Despite Rouhani’s success so far in keeping current expenditures and payrolls in check — both major components of general budget costs — it seems he is beginning to lose sight of this important task. Current spending in the coming Iranian year is bound to continue to hover around $76 billion, while discretionary outlays are expected to remain at some $6.5 billion.
The latter sum is needed to cover civil servant salaries and pensions, repay outstanding debts and support civil engineering projects. According to IPRCI’s figures, the government will need to spend $25 billion in all these areas — almost four times what it anticipates.
As for infrastructure spending, it appears there will be a sharp decline. This is both due to the volatility of available development funding and a reduction in its share of total government expenditures. Having said that, Adel Azar, head of the Supreme Audit Court, remarked to the parliament, “On paper, the budget increases every year, but in practice, year by year, government credits for construction projects are reduced, with an average of 87% of the state budget devoted to cost credits.” With the current budgeting, Azar reiterated, development projects will have to be shut down.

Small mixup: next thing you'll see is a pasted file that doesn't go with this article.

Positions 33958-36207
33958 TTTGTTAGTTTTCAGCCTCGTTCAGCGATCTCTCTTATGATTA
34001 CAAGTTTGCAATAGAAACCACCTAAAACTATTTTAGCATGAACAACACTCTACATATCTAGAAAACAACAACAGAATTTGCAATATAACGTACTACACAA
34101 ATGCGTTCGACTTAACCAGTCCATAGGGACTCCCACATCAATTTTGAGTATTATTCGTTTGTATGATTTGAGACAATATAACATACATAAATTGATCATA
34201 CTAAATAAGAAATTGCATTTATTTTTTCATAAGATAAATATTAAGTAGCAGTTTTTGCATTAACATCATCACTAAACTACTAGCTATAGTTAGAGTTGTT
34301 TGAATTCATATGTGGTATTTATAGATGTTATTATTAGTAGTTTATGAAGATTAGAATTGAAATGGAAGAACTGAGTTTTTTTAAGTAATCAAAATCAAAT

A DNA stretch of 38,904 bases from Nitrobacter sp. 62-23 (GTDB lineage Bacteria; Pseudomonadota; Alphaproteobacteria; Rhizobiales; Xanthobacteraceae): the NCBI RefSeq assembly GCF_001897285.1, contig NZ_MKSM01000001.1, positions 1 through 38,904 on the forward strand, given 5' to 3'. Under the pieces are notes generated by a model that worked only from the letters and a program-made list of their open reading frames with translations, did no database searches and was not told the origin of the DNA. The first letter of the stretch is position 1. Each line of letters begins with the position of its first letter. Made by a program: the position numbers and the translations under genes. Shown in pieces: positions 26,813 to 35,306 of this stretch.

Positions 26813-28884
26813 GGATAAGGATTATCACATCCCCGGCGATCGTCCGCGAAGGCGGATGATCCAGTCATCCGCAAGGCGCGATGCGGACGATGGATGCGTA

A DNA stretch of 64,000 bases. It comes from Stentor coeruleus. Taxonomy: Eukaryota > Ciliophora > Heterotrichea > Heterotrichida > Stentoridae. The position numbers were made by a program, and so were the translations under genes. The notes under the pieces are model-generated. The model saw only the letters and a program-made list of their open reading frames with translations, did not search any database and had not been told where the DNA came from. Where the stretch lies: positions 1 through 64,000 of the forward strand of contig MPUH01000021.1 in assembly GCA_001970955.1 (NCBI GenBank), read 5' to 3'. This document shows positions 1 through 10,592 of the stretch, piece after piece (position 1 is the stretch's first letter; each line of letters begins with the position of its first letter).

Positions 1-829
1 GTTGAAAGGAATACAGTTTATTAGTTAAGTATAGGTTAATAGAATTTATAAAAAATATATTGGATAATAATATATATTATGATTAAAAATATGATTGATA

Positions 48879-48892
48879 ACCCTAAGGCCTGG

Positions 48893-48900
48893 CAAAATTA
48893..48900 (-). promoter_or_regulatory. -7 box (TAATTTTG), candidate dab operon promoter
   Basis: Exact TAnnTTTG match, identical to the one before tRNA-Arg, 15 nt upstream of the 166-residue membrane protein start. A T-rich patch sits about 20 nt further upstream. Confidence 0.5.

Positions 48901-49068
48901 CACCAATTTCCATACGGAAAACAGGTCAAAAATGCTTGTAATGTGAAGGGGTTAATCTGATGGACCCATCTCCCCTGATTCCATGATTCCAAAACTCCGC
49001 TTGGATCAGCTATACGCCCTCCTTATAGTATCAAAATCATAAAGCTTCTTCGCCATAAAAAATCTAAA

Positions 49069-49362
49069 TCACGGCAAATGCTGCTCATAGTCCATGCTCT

Azar has also criticized the budget’s negative operational balance as another symptom of its ills. He said, “The operational balance, which is the difference between actual revenues and credit costs, has risen annually and reached $19 billion over 2016-17. … So far, to finance the budget, oil and state companies have been sold. But now, there is the odd occurrence of credit [being] generated from the sale of bonds and treasury bills. This means that we settle bonds for [other] bonds and [thus] sell the future of our children to fund [current expenditures].”